Founded: 1636

Tuition: $52,659 per year (2022)

Fun facts:

  • In 1638, the school opened the first printing press in British North America.
  • Although it could be expected of the nation’s oldest university, Harvard’s library collection is the nation’s oldest.
  • The Statue of Three Lies, which is located in Harvard Yard, is the third-most well-known and frequently photographed statue in the country.

4. The University of Pennsylvania

Location: Philadelphia, Pennsylvania

Founded: 1740

Tuition: $56,212 per year (2022)

Fun facts:

  • The University of Pennsylvania was the first college in America to be established on wholly secular principles when it was founded by Benjamin Franklin in 1740.
  • The oldest and biggest amateur track meet in the country, The Penn Relays, is held annually here.
  • This university was attended by Khalil Gibran Muhammad, Noam Chomsky, and Ezra Pound.
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5. Brown University

Location: Providence, Rhode Island

Founded: 1764

Tuition: $62,680 per year (2022)

Fun facts:

  • After Nicholas Brown gave the school $5,000 in 1804 and the school’s name was changed from “The College in the English Colony of Rhode Island and Providence Plantations,” Brown University was established.
  • Stephen Hopkins, a founding member of the Declaration of Independence, served as the university’s first chancellor.
  • This institution was the first in the Ivy League to accept students of all religious backgrounds.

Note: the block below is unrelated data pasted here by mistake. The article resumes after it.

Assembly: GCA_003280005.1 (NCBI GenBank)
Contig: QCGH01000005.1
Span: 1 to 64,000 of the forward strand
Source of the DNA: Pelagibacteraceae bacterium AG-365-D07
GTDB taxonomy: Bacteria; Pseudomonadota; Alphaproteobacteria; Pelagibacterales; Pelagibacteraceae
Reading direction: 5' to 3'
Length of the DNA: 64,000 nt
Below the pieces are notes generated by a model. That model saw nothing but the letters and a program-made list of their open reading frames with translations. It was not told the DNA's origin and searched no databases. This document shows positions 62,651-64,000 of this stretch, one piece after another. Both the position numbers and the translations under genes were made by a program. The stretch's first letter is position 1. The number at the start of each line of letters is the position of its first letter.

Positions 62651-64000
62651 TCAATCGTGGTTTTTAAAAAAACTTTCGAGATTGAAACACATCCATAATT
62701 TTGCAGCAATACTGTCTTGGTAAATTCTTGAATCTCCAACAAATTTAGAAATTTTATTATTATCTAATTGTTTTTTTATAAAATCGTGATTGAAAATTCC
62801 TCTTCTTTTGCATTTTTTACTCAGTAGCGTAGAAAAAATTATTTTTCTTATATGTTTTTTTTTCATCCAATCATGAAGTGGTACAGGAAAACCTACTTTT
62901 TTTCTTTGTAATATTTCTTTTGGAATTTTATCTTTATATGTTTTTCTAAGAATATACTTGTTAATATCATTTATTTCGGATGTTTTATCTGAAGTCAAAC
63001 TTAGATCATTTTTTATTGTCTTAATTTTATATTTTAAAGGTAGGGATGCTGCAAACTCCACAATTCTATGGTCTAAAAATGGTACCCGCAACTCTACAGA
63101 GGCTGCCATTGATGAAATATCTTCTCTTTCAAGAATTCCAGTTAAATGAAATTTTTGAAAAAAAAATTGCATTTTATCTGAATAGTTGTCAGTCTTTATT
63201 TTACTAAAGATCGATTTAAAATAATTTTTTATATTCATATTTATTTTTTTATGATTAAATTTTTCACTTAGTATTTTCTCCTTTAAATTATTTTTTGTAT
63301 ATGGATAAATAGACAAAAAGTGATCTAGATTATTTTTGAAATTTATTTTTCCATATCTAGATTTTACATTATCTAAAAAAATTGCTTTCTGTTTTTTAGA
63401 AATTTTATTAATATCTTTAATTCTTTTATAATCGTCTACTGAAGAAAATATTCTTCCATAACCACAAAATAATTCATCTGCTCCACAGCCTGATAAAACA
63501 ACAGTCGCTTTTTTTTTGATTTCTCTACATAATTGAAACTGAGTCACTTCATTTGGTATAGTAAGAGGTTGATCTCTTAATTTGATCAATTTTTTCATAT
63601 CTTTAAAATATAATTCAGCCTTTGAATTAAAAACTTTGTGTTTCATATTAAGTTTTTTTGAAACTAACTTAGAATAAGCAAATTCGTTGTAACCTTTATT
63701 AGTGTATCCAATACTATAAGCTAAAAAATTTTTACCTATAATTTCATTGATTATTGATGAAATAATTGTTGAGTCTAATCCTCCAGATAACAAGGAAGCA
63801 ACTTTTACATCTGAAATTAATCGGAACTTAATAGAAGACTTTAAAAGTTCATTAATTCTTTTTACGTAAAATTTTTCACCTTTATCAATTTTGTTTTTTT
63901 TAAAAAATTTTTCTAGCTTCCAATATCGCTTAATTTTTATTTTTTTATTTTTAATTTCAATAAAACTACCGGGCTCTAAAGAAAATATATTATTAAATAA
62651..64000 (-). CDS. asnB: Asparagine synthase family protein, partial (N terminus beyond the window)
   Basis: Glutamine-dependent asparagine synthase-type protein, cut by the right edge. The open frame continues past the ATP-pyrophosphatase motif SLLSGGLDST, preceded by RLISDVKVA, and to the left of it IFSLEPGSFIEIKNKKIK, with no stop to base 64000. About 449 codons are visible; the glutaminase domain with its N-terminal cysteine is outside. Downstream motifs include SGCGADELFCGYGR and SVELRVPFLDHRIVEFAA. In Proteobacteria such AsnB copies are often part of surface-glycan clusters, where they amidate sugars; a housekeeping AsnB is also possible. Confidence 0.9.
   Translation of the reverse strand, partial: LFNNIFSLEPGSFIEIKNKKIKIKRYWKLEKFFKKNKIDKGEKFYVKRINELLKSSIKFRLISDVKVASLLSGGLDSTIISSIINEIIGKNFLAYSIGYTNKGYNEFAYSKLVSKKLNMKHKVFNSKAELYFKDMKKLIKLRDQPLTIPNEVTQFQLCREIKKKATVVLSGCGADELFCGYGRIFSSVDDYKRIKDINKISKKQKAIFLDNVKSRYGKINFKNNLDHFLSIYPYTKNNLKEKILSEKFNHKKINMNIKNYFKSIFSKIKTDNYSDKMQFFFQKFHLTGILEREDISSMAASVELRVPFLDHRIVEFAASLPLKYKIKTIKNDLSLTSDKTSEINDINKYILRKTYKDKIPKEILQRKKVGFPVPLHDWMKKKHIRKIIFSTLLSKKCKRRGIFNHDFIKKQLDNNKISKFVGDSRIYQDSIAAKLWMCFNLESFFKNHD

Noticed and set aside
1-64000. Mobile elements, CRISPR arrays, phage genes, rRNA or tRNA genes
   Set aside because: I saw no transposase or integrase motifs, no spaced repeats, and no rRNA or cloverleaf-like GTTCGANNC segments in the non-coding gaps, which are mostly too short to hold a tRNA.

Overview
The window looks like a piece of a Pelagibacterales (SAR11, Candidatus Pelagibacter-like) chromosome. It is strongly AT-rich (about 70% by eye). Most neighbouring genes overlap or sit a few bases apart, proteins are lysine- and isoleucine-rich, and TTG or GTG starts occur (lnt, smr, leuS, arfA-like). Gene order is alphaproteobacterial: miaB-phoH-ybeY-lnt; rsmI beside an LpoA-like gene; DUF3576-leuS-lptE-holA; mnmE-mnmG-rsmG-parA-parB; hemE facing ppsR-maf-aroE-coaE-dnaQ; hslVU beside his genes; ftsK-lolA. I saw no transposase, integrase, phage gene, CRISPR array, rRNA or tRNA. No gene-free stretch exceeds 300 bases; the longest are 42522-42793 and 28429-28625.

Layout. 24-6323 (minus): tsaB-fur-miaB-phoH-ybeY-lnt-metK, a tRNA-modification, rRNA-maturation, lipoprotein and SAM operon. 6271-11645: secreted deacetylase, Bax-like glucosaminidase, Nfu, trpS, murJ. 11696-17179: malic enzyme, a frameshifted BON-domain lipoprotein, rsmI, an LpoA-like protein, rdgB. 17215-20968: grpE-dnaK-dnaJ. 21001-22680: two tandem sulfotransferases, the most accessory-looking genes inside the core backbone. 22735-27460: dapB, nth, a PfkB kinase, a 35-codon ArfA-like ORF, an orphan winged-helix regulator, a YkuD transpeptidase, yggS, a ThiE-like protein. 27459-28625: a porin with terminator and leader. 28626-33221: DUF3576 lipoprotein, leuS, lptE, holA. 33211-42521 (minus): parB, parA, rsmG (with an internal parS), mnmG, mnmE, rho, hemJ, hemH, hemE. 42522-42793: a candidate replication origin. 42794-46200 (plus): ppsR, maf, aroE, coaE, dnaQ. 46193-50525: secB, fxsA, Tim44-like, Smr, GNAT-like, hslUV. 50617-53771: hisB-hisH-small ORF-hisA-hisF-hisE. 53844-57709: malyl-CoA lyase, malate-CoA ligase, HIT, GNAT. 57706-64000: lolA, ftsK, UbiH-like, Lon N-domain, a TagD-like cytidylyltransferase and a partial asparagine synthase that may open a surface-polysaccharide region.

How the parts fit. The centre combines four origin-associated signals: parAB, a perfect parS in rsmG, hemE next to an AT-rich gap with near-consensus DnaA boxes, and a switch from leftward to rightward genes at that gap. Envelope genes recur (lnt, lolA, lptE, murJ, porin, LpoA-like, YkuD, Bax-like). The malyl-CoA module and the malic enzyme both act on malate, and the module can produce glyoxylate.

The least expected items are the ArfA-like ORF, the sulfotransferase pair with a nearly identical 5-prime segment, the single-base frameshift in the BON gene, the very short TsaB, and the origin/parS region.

6. Dartmouth University

Location: Hanover, New Hampshire

Founded: 1769

Tuition: $76,362 per year (2022)

Fun facts:

  • A charter granted in the name of King George III served as the basis for the founding of Dartmouth University.
  • The university participated in the V-12 Navy College Training Program, one of 131 universities that did so during World War II.
  • The Class of 1925 at Dartmouth included Dr. Seuss.

7. Columbia University

Location: New York City, New York

Founded: 1754

Tuition: $62,570 per year (2022)

Fun facts:

  • Columbia University is the oldest institution of higher learning in the state of New York and the fifth oldest in the United States.
  • The Year of Water, a multidisciplinary exploration of water in all of its social, political, cultural, economic, and environmental intricacies, was inaugurated by Columbia in the fall of 2019.
  • This university’s alumni include Amelia Earhart, Warren Buffett, and former president Barack Obama.

8. Cornell University

Location: Ithaca, New York

Founded: 1865

Tuition: $62,456 per year (2022)

Fun facts: